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PRINTED BOOKS
Author Epperson, James F., author.

Title An introduction to numerical methods and analysis / James F. Epperson.

Published Hoboken, New Jersey : John Wiley & Sons, Inc., [2013]
©2013

Copies

Location Call No. Status
 UniM ERC  518 EPPE    AVAILABLE
Edition Second edition.
Physical description xxi, 591 pages ; 26 cm.
Notes Previous edition: 2002.
Bibliography Includes bibliographical references and index.
Contents 1.1.Basic Tools of Calculus -- 1.1.1.Taylor's Theorem -- 1.1.2.Mean Value and Extreme Value Theorems -- 1.2.Error, Approximate Equality, and Asymptotic Order Notation -- 1.2.1.Error -- 1.2.2.Notation: Approximate Equality -- 1.2.3.Notation: Asymptotic Order -- 1.3.A Primer on Computer Arithmetic -- 1.4.A Word on Computer Languages and Software -- 1.5.Simple Approximations -- 1.6.Application: Approximating the Natural Logarithm -- 1.7.A Brief History of Computing -- 1.8.Literature Review -- References -- 2.1.Homer's Rule and Nested Multiplication -- 2.2.Difference Approximations to the Derivative -- 2.3.Application: Euler's Method for Initial Value Problems -- 2.4.Linear Interpolation -- 2.5.Application-The Trapezoid Rule -- 2.6.Solution of Tridiagonal Linear Systems -- 2.7.Application: Simple Two-Point Boundary Value Problems -- 3.1.The Bisection Method -- 3.2.Newton's Method: Derivation and Examples -- 3.3.How to Stop Newton's Method --
Contents note continued: 3.4.Application: Division Using Newton's Method -- 3.5.The Newton Error Formula -- 3.6.Newton's Method: Theory and Convergence -- 3.7.Application: Computation of the Square Root -- 3.8.The Secant Method: Derivation and Examples -- 3.9.Fixed-Point Iteration -- 3.10.Roots of Polynomials, Part 1 -- 3.11.Special Topics in Root-finding Methods -- 3.11.1.Extrapolation and Acceleration -- 3.11.2.Variants of Newton's Method -- 3.11.3.The Secant Method: Theory and Convergence -- 3.11.4.Multiple Roots -- 3.11.5.In Search of Fast Global Convergence: Hybrid Algorithms -- 3.12.Very High-order Methods and the Efficiency Index -- 3.13.Literature and Software Discussion -- References -- 4.1.Lagrange Interpolation -- 4.2.Newton Interpolation and Divided Differences -- 4.3.Interpolation Error -- 4.4.Application: Muller's Method and Inverse Quadratic Interpolation -- 4.5.Application: More Approximations to the Derivative -- 4.6.Hermite Interpolation --
Contents note continued: 4.7.Piecewise Polynomial Interpolation -- 4.8.An Introduction to Splines -- 4.8.1.Definition of the Problem -- 4.8.2.Cubic B-Splines -- 4.9.Application: Solution of Boundary Value Problems -- 4.10.Tension Splines -- 4.11.Least Squares Concepts in Approximation -- 4.11.1.An Introduction to Data Fitting -- 4.11.2.Least Squares Approximation and Orthogonal Polynomials -- 4.12.Advanced Topics in Interpolation Error -- 4.12.1.Stability of Polynomial Interpolation -- 4.12.2.The Runge Example -- 4.12.3.The Chebyshev Nodes -- 4.13.Literature and Software Discussion -- References -- 5.1.A Review of the Definite Integral -- 5.2.Improving the Trapezoid Rule -- 5.3.Simpson's Rule and Degree of Precision -- 5.4.The Midpoint Rule -- 5.5.Application: Stirling's Formula -- 5.6.Gaussian Quadrature -- 5.7.Extrapolation Methods -- 5.8.Special Topics in Numerical Integration -- 5.8.1.Romberg Integration -- 5.8.2.Quadrature with Non-smooth Integrands --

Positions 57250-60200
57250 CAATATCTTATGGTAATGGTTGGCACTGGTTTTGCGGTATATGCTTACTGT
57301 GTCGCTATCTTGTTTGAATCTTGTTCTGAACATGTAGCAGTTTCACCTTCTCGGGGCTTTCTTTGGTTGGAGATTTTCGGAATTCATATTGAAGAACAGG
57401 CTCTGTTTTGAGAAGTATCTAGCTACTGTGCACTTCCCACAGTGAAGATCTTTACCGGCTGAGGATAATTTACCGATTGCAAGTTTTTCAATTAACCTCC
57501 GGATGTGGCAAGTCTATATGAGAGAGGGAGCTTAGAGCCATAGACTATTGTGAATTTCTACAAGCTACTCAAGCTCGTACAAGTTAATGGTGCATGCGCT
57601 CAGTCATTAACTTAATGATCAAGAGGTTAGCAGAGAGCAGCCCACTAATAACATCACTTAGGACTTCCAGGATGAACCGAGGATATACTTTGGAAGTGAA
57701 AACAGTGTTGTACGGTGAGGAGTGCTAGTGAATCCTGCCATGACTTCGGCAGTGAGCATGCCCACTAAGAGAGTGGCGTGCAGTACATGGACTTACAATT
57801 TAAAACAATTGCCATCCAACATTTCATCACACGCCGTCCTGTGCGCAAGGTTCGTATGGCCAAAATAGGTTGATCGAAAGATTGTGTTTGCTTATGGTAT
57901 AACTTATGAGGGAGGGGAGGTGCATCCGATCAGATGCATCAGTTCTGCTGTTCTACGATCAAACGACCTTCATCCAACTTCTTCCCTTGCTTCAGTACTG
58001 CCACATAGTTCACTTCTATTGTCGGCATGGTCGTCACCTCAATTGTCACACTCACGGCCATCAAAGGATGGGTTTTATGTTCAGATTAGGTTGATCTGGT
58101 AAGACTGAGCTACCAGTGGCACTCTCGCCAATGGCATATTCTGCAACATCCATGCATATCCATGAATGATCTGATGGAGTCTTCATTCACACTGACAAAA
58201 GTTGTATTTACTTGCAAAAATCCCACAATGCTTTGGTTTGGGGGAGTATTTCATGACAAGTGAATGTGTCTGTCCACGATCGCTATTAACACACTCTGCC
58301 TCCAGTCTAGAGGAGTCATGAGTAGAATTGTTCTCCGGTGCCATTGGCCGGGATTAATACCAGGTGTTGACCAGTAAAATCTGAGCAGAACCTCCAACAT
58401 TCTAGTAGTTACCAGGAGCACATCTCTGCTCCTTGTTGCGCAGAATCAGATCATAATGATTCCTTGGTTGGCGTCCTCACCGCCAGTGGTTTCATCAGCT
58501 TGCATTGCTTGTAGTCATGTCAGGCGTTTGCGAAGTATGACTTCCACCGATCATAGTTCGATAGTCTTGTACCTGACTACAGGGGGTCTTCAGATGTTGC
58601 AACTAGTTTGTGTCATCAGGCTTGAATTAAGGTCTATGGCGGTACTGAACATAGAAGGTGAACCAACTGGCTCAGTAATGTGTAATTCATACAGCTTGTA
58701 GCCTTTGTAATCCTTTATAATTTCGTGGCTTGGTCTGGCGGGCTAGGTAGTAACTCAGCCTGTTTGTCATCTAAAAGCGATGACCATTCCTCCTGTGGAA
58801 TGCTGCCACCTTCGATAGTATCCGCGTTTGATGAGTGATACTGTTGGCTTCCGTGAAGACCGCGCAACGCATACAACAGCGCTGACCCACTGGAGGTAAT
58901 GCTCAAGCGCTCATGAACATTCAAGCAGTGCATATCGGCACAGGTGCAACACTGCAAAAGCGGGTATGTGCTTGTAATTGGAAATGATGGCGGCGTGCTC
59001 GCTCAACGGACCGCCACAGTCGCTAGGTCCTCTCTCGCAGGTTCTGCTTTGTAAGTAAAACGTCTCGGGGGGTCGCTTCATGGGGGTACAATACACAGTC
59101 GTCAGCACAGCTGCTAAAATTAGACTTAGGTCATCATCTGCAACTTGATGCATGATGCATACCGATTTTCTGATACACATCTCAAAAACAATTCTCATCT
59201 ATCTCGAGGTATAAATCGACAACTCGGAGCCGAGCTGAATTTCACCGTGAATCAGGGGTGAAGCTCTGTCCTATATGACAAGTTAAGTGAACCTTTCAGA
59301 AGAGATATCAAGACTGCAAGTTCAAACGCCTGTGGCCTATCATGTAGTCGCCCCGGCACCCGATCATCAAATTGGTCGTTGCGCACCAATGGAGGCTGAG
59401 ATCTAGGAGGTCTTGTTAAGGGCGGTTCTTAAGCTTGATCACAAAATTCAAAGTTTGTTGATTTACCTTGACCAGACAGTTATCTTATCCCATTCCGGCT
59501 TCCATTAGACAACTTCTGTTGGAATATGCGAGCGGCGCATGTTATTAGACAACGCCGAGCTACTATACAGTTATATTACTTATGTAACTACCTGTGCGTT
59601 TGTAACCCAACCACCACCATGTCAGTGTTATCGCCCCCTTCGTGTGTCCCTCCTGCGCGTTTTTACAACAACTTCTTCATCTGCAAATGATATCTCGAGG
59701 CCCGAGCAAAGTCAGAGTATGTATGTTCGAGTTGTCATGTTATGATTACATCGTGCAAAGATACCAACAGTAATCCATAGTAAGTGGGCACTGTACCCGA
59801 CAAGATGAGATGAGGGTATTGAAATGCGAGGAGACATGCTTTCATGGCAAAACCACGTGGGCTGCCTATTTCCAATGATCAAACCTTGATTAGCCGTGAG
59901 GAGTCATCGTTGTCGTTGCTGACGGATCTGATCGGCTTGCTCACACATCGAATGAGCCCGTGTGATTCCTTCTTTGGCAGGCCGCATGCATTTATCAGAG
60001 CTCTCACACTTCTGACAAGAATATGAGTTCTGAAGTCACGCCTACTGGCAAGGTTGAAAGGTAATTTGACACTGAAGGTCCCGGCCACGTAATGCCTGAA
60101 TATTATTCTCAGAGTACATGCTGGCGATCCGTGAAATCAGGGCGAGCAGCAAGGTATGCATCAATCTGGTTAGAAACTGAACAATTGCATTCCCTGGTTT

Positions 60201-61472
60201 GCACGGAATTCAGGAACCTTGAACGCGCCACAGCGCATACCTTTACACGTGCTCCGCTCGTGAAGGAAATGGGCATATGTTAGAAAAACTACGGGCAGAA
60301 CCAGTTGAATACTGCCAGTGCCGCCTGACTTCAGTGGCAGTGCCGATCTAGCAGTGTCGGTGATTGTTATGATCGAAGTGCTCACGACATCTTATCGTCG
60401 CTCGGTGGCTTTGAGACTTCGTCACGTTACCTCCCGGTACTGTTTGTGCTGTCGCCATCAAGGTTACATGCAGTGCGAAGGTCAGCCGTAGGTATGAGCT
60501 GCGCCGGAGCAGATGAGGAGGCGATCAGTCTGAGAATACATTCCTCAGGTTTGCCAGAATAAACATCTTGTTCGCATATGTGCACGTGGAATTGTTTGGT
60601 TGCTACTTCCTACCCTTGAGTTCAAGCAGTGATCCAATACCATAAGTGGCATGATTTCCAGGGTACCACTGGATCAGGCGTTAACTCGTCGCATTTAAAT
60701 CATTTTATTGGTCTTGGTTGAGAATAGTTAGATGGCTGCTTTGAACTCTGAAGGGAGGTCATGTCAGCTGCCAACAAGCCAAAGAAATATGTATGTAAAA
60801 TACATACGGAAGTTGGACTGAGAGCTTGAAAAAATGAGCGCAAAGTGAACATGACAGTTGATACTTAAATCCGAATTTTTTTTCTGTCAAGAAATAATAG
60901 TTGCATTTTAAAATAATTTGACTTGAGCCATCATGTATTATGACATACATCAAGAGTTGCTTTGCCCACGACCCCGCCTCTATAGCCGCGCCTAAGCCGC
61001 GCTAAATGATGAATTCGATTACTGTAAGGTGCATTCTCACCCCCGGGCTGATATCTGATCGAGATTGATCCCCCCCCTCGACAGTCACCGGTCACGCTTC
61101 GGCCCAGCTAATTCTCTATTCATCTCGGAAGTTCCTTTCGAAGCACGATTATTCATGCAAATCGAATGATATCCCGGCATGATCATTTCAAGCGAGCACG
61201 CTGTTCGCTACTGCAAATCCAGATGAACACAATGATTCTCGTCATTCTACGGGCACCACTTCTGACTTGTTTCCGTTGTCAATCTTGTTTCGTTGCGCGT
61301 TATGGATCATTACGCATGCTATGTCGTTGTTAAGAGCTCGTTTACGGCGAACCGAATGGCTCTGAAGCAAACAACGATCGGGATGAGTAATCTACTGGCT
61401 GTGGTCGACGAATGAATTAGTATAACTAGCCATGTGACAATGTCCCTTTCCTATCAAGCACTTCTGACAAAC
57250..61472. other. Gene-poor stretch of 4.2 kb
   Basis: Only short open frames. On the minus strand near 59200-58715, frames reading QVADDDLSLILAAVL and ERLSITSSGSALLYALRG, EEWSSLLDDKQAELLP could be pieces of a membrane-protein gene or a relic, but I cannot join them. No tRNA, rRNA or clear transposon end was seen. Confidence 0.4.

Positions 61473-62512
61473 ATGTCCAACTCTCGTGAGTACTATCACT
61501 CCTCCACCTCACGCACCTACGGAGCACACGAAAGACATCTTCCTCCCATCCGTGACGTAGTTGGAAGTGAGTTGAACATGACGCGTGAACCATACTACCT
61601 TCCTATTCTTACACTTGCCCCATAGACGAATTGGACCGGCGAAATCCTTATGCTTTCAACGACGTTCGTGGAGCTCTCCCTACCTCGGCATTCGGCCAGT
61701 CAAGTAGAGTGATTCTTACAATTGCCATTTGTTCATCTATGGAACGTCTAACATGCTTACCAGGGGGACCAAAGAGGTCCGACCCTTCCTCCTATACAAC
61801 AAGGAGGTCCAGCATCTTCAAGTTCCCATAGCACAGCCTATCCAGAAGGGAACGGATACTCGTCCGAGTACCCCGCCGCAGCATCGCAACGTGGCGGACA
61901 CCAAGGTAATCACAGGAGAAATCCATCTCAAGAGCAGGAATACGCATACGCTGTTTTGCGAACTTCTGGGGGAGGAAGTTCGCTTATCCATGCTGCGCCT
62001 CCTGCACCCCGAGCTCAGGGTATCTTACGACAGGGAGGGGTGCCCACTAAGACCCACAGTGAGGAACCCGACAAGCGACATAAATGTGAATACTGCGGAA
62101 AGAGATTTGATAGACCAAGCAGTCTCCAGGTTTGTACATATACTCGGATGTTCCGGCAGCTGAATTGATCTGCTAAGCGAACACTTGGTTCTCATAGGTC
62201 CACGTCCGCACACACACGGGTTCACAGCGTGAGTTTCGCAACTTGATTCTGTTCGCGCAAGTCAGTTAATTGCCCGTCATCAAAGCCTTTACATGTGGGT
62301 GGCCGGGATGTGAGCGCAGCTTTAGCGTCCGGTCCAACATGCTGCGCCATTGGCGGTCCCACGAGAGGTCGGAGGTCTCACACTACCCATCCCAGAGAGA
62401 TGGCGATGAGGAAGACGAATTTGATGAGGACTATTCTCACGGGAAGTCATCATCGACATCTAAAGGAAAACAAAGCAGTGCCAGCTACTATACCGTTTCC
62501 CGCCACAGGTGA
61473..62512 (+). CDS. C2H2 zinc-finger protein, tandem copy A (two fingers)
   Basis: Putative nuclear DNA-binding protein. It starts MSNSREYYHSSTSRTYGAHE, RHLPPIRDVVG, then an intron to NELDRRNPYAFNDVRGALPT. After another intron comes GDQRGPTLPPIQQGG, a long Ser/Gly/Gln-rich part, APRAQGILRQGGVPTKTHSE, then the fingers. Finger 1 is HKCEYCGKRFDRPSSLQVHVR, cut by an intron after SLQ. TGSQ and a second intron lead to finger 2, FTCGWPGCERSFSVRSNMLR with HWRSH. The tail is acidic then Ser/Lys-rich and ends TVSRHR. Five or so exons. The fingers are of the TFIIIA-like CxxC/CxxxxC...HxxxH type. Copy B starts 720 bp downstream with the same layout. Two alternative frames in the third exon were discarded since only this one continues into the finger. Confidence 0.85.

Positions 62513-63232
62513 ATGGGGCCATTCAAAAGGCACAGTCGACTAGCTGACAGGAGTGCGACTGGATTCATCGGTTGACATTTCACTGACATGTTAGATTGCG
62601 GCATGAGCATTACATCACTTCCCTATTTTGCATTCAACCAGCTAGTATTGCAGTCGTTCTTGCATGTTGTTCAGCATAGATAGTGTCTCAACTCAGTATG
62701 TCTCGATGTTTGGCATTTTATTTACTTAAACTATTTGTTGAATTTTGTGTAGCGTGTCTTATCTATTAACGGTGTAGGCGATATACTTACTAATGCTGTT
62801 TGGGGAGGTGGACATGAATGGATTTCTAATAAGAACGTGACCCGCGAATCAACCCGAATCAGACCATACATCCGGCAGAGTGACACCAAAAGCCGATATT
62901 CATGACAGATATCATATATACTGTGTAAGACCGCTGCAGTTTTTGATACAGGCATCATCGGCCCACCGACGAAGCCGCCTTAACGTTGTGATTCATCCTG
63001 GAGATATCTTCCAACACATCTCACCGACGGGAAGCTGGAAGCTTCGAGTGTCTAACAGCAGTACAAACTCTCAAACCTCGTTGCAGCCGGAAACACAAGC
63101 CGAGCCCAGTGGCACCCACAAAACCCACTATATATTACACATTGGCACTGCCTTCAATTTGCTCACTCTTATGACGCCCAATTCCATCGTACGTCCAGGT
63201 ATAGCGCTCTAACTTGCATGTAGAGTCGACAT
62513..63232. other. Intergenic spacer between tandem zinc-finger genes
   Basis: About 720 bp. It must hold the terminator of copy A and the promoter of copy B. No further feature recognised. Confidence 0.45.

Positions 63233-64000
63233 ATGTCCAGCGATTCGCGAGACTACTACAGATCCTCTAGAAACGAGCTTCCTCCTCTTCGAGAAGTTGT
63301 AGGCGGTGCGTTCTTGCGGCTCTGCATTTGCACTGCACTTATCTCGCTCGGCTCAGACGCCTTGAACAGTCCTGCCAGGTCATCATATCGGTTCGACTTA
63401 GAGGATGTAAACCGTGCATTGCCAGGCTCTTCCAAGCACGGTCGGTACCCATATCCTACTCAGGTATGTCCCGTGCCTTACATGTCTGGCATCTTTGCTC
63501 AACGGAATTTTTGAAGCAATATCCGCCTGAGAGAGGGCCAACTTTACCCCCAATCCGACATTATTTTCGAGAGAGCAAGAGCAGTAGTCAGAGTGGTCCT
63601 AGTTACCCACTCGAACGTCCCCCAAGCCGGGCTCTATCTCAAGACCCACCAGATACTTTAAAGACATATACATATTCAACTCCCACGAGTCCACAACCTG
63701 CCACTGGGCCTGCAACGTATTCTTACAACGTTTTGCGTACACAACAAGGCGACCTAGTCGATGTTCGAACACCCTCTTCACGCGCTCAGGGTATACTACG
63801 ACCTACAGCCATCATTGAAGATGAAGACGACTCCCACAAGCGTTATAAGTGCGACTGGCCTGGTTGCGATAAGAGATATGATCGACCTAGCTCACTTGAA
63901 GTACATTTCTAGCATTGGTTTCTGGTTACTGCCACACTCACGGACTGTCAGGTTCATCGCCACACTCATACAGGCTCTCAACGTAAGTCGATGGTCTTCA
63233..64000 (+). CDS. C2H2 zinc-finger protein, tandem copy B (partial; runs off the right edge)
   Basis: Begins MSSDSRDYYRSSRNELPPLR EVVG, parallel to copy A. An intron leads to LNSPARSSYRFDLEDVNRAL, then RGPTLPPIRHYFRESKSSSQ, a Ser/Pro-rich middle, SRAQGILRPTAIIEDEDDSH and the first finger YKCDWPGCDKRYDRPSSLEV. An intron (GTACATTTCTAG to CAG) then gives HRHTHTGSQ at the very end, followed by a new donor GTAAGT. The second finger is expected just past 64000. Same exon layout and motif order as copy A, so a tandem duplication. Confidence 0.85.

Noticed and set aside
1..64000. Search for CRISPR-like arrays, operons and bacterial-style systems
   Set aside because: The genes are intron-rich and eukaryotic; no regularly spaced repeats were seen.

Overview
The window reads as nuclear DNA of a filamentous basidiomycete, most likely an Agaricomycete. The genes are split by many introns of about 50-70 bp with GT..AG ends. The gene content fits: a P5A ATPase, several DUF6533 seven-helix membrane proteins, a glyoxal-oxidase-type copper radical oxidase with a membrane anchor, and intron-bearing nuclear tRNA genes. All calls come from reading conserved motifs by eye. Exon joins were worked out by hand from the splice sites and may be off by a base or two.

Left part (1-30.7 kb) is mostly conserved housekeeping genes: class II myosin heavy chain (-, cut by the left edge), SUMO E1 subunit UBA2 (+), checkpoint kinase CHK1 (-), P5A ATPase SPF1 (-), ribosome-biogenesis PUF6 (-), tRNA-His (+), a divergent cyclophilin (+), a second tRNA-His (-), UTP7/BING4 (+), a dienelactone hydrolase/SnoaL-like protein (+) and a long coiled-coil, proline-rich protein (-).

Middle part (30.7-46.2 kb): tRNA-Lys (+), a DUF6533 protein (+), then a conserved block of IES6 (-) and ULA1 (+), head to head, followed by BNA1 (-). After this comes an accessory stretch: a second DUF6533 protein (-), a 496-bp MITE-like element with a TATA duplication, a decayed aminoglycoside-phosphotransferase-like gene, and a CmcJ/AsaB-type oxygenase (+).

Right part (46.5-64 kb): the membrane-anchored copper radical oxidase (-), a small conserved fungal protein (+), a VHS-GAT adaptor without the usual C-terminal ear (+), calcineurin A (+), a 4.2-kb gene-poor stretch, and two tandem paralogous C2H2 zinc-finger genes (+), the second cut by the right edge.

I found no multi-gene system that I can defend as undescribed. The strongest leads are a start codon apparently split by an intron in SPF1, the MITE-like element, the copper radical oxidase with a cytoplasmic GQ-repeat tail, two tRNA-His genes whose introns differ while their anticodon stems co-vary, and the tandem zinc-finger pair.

Contents note continued: 5.8.3.Adaptive Integration -- 5.8.4.Peano Estimates for the Trapezoid Rule -- 5.9.Literature and Software Discussion -- References -- 6.1.The Initial Value Problem: Background -- 6.2.Euler's Method -- 6.3.Analysis of Euler's Method -- 6.4.Variants of Euler's Method -- 6.4.1.The Residual and Truncation Error -- 6.4.2.Implicit Methods and Predictor-Corrector Schemes -- 6.4.3.Starting Values and Multistep Methods -- 6.4.4.The Midpoint Method and Weak Stability -- 6.5.Single-Step Methods: Runge-Kutta -- 6.6.Multistep Methods -- 6.6.1.The Adams Families -- 6.6.2.The BDF Family -- 6.7.Stability Issues -- 6.7.1.Stability Theory for Multistep Methods -- 6.7.2.Stability Regions -- 6.8.Application to Systems of Equations -- 6.8.1.Implementation Issues and Examples -- 6.8.2.Stiff Equations -- 6.8.3.A-Stability -- 6.9.Adaptive Solvers -- 6.10.Boundary Value Problems -- 6.10.1.Simple Difference Methods -- 6.10.2.Shooting Methods --